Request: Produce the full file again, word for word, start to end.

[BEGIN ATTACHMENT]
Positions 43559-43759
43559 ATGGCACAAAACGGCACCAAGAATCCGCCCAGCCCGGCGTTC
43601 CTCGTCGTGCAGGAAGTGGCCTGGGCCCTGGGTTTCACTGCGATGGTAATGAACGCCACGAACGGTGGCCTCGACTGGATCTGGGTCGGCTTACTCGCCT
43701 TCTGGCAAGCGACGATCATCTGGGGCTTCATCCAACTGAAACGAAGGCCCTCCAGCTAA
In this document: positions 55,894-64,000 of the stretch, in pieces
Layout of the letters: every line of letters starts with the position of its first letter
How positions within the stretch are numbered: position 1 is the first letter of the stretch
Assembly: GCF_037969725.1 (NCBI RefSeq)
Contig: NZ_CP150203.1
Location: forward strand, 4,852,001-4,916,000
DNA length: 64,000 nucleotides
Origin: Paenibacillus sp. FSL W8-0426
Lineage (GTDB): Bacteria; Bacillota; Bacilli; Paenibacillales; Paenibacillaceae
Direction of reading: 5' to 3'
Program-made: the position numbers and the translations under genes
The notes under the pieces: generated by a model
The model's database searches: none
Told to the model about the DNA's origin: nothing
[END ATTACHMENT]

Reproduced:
Positions 43559-43759
43559 ATGGCACAAAACGGCACCAAGAATCCGCCCAGCCCGGCGTTC
43601 CTCGTCGTGCAGGAAGTGGCCTGGGCCCTGGGTTTCACTGCGATGGTAATGAACGCCACGAACGGTGGCCTCGACTGGATCTGGGTCGGCTTACTCGCCT
43701 TCTGGCAAGCGACGATCATCTGGGGCTTCATCCAACTGAAACGAAGGCCCTCCAGCTAA
In this document: positions 55,894-64,000 of the stretch, in pieces
Layout of the letters: every line of letters starts with the position of its first letter
How positions within the stretch are numbered: position 1 is the first letter of the stretch
Assembly: GCF_037969725.1 (NCBI RefSeq)
Contig: NZ_CP150203.1
Location: forward strand, 4,852,001-4,916,000
DNA length: 64,000 nucleotides
Origin: Paenibacillus sp. FSL W8-0426
Lineage (GTDB): Bacteria; Bacillota; Bacilli; Paenibacillales; Paenibacillaceae
Direction of reading: 5' to 3'
Program-made: the position numbers and the translations under genes
The notes under the pieces: generated by a model
The model's database searches: none
Told to the model about the DNA's origin: nothing